Machine gun weight – 27.2 kg, total length – 1.067 m, total barrel length – 0.721 m, cartridge sizes: 7.62×54 mm R (Maxim of 1910), 7.92×57 mm Mauser (MG 08), 303 British (Vickers), 7.5×55 mm (MG 11), 8×50 mm R Mannlicher, precise weapon caliber – 7.62 mm, maximum rate of fire – 600 shots per minute, maximum muzzle velocity – 740 m/s. The machine gun’s principle of operation relies on blow-back of the movable barrel in making each shot using an original crank-and-rod lock. The ammos are fed from a cartridge belt holding 250 bullets.
The weapon’s major functionality is based on blow-back of the movable barrel. In making a shot the gunpowder gases push the barrel back, setting in motion the reloading mechanism. The mechanism extracts a round from the fabric belt, sends it to the breech chamber and simultaneously racks the slide. The procedure is repeated in the subsequent shots.
History of the specimen
The unique machine gun, dubbed Maxim, got its nickname from the name of its creator, U.S. gunsmith Hiram Stevens Maxim.
This man was highly inventive, which was expressed by more than 250 various patents of inventions. The bulk of them was associated to novel arms with automatic reloading. His primary achievements included automatic rifles that failed to gain recognition but prompted the inventor to development of the original machine gun.
The initial machine gun version was patented in 1883. In a while the weapon was displayed at a dedicated show in London and won recognition of the visitors. Already in 1887, Britain was testing a few most promising machine guns, Maxim being the favorite. After positive testing the developer showed his invention throughout Europe to make it as popular as possible. Such an approach enabled to draw attention to the original weapon in a bunch of developing European countries. Germany was among the first countries to commence manufacturing the machine gun.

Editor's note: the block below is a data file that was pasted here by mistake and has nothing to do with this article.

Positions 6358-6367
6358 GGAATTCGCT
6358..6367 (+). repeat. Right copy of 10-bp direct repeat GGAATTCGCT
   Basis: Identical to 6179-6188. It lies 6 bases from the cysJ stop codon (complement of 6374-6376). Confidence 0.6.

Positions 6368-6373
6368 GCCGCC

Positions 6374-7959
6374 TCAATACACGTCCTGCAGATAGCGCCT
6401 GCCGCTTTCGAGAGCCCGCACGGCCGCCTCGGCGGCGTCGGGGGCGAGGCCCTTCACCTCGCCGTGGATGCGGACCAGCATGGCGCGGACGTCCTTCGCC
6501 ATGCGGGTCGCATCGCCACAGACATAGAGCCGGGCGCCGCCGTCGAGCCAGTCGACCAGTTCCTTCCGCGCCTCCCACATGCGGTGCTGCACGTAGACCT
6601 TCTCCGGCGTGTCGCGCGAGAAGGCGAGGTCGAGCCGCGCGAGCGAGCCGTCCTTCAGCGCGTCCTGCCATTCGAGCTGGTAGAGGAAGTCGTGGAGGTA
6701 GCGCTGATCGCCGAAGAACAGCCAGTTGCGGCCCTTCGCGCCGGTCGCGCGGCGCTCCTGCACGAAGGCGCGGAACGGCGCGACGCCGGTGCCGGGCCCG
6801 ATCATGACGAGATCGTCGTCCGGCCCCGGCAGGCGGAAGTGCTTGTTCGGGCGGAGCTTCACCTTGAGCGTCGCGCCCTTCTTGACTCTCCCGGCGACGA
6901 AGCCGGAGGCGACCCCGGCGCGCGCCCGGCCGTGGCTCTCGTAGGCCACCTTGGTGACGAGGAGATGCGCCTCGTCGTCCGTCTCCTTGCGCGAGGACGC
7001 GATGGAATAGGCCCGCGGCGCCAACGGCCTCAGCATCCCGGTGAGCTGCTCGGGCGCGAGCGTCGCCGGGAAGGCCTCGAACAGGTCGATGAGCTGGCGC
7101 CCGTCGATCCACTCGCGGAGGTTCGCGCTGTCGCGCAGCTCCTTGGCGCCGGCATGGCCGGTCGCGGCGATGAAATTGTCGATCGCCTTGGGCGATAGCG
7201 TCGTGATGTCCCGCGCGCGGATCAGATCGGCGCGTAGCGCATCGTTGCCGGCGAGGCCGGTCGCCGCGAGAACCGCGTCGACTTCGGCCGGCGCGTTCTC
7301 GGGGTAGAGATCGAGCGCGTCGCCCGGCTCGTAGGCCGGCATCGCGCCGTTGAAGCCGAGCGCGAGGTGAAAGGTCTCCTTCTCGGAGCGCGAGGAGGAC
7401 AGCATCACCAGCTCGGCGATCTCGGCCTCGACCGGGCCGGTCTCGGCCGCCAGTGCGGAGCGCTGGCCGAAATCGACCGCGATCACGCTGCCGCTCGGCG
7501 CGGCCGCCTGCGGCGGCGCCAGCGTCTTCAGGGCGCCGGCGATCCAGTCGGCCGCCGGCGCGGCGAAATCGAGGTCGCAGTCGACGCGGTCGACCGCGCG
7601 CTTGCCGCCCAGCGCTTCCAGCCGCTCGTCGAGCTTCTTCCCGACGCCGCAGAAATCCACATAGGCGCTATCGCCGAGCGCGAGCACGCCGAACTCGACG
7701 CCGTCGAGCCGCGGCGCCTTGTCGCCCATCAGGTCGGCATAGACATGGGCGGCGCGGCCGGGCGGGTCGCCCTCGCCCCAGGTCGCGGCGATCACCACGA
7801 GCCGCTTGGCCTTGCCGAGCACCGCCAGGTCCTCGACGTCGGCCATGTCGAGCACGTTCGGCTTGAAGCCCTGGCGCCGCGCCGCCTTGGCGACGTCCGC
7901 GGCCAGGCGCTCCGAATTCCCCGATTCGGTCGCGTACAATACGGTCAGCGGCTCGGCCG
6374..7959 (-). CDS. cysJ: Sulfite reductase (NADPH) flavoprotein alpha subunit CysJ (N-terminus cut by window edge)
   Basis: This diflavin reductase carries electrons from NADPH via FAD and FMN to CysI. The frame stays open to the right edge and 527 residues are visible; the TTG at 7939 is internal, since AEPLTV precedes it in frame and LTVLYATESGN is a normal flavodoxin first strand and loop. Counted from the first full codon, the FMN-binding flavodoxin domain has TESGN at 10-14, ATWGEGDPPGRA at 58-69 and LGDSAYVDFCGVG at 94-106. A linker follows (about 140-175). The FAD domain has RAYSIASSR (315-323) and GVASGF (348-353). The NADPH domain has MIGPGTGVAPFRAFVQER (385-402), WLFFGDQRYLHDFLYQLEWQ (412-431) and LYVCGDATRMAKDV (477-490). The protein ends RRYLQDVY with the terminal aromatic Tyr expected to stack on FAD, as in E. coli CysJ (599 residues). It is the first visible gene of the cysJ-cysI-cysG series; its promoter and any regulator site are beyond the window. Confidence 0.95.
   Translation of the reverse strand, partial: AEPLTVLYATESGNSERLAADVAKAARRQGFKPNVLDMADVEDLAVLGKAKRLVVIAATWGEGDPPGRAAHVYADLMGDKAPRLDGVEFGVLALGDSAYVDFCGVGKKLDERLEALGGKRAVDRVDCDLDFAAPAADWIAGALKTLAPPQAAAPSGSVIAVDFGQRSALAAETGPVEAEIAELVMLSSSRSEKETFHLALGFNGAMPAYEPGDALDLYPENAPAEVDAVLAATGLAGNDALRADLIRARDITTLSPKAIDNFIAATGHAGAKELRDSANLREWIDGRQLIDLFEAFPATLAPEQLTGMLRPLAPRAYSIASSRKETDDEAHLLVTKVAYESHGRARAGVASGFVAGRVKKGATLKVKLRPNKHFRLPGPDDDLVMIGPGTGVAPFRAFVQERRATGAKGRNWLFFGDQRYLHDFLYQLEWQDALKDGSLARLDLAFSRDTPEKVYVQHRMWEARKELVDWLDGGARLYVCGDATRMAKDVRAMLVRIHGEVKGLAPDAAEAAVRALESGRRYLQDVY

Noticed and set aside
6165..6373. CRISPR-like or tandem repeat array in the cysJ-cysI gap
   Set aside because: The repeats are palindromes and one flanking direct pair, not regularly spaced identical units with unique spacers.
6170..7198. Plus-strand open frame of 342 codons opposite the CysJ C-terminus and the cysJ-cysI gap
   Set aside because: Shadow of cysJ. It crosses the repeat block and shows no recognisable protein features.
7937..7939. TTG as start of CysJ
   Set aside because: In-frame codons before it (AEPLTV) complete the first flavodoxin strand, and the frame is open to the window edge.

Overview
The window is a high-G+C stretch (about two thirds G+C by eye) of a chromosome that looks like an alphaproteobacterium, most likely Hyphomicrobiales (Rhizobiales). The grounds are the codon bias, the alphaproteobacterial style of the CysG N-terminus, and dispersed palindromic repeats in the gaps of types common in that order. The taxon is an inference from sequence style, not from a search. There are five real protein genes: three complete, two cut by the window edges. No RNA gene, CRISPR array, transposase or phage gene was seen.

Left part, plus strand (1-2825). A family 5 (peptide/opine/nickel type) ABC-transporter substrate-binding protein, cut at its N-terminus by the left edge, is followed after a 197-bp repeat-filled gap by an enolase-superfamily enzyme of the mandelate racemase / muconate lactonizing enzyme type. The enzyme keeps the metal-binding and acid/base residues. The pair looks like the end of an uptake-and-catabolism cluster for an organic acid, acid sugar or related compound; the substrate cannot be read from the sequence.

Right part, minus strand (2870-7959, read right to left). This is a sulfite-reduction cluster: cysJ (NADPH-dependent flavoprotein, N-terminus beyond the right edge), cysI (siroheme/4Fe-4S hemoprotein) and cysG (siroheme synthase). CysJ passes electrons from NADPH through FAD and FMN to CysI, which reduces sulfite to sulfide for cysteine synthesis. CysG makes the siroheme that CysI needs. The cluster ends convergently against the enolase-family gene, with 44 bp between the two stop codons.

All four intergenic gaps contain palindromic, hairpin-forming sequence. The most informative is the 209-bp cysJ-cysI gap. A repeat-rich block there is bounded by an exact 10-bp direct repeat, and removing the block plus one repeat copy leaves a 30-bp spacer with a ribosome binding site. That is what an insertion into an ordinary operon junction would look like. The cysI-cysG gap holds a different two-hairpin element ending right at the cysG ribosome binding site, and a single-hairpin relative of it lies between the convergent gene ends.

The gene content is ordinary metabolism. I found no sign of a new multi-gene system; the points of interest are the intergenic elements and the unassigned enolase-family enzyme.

It is widely considered that the Maxim machine gun was first used in a battle by the British against the South African tribes in 1894. After its remarkable debut the machine gun was accepted into service by many countries, including Russia..
Emperor Alexander III personally tried the weapon in early 1888. Several original machine guns were purchased to the arsenal of the Russian Army after successful testing in 1891-92. From 1895, Maxim machine guns for the Russian Army were delivered by British companies which successfully manufactured the original weapons. Due to the high cost of machine guns purchased abroad, preparations for manufacturing at the Tula Arms Factory started in 1902.
In the manufacturing Tula gunsmiths implemented 200+ improvements in the original weapon design. At the time, domestic production of one machine gun cost the treasury RUB 500 less than delivery of weapons from Britain.
Original machine guns showed their worth in the Russo-Japanese war. By the end of that war, the Russian Army had 324 unique machine guns. After the war ended, the Tula gunsmiths essentially upgraded the machine gun. The process was supervised by Colonel Pavel P. Tretyakov in 1905. The majority of original bronze parts were replaced by more affordable steel peers. The entire configuration of the original machine gun was installed on a wheeled mount offered by Colonel Sokolov. After such modifications the machine gun was put into service of the Russian Army already in 1910.
The machine gun modifications were resumed from 1930. The upgrades concerned the sighting devices and the barrel cooling system. The machine gun upgrades and its use in WWI had crucial impact on the general outcome of the warfare and development of totally new weaponry systems. During WWI and the Great Patriotic War the improved machine gun was extensively used by all branches of the Russian Army.
The machine gun gained public recognition due to its shooting features that were helpful in certain warfare. In early autumn 1941, the Maxim machine gun underwent another upgrade at the Tula Arms Factory. The third upgrade enabled to use snow or ice for barrel cooling in winter.
Maxim became the forerunner to many weapons intended to solve a variety of tasks.
In the Great Patriotic War it was widely used in air defense.
The Maxim machine gun was mounted to armored vehicles, both in WWI and the Great Patriotic War.
And even was part of dedicated machine gun motorcycles.
Maxim-Tokarev light machine gun and PV-1 airborne machine gun were developed from Maxim model as the forerunner. As of now, the original Maxim machine gun is among the best known weapons of the time, repeatedly used in documentaries and movies. Tachanka is the brightest example of the Soviet cinema.